I received an email, with the subject "Re: Georgetown," consisting of the following, with a link to the full document:
ADDRESS OF JOHN PAUL II
TO THE MEMBERS
OF THE PONTIFICAL ACADEMY OF SCIENCES
Monday, 10 November 2003
I have on other occasions stated that stem cells for purposes of experimentation or treatment cannot come from human embryo tissue. I have instead encouraged research on adult human tissue or tissue superfluous to normal fetal development. Any treatment which claims to save human lives, yet is based upon the destruction of human life in its embryonic state, is logically and morally contradictory, as is any production of human embryos for the direct or indirect purpose of experimentation or eventual destruction.
I assume the purpose of the email was to counter my statement below that Georgetown University Medical Center's use of the cells derived from aborted fetuses is, as far as I can tell, not contrary to explicit Catholic doctrine.
The excerpt from the Pope's speech asserts the following as morally unacceptable:
Using stem cells from human embryo tissue for purposes of experimentation or treatment.
Treatment based upon the destruction of human life in its embryonic state.
Production of human embryos for the direct or indirect purpose of experimentation.
If what I've read is correct, GUMC researchers are not using stem cells from human embryo tissue, nor are they producing human embryos for experimentation.
Is GUMC researching treatment based upon the destruction of human life? Certainly not formally (they aren't actually destroying human life, as far as has been reported), and certainly not immediately materially (they aren't providing necessary assistance to those who are or have destroyed human life).
The Children of God for Life seem to be rigorists on the question of mediate material cooperation. To them, any use of cells derived from aborted human bodies is immoral, and there is no point in asking whether the good effects outweigh the bad effects when the means themselves are immoral.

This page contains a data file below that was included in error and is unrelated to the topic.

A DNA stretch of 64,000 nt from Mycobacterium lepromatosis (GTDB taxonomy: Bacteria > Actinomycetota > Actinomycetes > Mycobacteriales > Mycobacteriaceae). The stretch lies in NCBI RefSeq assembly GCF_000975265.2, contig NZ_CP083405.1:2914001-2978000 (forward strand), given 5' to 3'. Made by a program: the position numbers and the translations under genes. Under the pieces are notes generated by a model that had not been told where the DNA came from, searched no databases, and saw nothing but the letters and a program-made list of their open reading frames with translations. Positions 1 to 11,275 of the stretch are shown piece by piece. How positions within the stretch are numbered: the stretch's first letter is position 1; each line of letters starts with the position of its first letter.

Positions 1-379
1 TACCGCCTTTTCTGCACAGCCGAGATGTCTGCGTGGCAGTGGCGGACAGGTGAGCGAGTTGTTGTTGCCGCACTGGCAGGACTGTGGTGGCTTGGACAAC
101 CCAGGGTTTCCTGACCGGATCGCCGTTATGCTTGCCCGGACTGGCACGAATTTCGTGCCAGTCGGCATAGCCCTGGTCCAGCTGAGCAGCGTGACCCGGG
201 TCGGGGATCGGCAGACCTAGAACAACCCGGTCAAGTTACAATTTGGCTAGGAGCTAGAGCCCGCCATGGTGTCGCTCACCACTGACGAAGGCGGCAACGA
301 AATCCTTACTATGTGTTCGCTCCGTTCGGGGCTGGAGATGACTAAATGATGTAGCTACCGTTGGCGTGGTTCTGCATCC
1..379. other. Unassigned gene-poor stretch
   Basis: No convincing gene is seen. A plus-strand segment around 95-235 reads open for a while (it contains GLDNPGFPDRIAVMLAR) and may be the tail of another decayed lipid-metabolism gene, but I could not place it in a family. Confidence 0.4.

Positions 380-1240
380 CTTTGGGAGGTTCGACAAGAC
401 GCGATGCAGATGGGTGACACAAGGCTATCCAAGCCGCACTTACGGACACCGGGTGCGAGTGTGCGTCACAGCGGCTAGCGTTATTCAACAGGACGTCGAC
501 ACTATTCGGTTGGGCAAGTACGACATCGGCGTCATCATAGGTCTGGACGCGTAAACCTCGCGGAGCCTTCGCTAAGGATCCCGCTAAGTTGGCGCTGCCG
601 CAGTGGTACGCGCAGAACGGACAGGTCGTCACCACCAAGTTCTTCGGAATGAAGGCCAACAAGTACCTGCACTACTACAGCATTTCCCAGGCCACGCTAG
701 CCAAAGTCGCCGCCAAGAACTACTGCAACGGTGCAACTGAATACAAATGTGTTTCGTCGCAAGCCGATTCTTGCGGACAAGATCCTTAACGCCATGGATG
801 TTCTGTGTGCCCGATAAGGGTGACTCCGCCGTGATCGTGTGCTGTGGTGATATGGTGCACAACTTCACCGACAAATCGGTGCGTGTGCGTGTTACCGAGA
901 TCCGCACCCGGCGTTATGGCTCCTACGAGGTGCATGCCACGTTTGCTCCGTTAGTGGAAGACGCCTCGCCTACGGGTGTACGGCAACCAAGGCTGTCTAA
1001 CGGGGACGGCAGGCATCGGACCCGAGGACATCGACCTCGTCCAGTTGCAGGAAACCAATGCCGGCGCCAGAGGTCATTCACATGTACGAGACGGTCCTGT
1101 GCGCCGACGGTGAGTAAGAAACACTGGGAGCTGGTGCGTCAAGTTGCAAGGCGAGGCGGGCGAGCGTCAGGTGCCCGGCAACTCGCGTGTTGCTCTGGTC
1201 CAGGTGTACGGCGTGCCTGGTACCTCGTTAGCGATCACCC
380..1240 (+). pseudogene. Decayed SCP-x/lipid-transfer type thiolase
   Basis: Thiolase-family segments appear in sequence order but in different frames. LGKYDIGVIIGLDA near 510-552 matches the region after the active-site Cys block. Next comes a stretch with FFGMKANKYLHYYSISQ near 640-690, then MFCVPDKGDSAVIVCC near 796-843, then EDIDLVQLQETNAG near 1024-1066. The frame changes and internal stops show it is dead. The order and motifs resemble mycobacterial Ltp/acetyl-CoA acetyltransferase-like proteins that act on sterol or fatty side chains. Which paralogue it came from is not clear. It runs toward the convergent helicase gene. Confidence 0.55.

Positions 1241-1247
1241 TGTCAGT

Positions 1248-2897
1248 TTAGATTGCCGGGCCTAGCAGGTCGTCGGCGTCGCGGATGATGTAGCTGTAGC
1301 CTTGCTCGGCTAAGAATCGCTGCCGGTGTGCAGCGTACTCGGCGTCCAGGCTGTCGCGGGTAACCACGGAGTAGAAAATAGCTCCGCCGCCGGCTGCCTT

But if the question is whether this rigorist position is explicit Catholic doctrine, we can't assume it is in trying to decide whether GUMC is researching treatment based upon the destruction of human life in the sense condemned by the Pope.
If the research by its very nature requires the destruction of human life, then clearly it is immoral. If, on the other hand, it incidentally happens to use cell lines derived from the destruction of human life, then if we are not rigorists we cannot say it is clearly immoral.
I know essentially nothing about medical research, still less about the research using aborted fetal cell lines being done at GUMC. But I did find a web page describing the research of Dr. Yingxian Xiao, assistant professor of pharmacology, which uses HEK 293 cells, one of the morally problematic lines:
Neuronal nicotinic acetylcholine receptors (nAChR) are acetylcholine-gated cation channels that are widely distributed in the central and peripheral nervous systems....
We have expressed the different nAChR subtypes in HEK 293 cells. The stable clonal cell lines generated from the heterologous expression provide cell models for each of the nAChR subtypes. We are using these cell lines to study the molecular biological, pharmacological, functional and pathological characteristics of nAChR subtypes.
Relying on a twenty-year-old Biology 101 course, I'd say it sounds like HEK 293 is simply a convenient cell line for this research, and any treatment that might result from it will not depend on the direct use of the cells. In other words, this sounds like research that could be done using cell lines derived in an unquestionably moral manner. If all their research is of a similar nature, it would, in my understanding, mean GUMC is not researching treatment based upon the destruction of human life.
There are a lot of places where I may be wrong. I may be wrong about Dr. Xiao's research, I may be wrong about other research at GUMC, I may be wrong about the rigorist position not being required by Catholic doctrine and about a more probabilioristic position being licit for Catholics.
But asserting the rigorist position as Catholic doctrine -- however popular both the position and assertion are in certain circles -- won't convince me I'm wrong.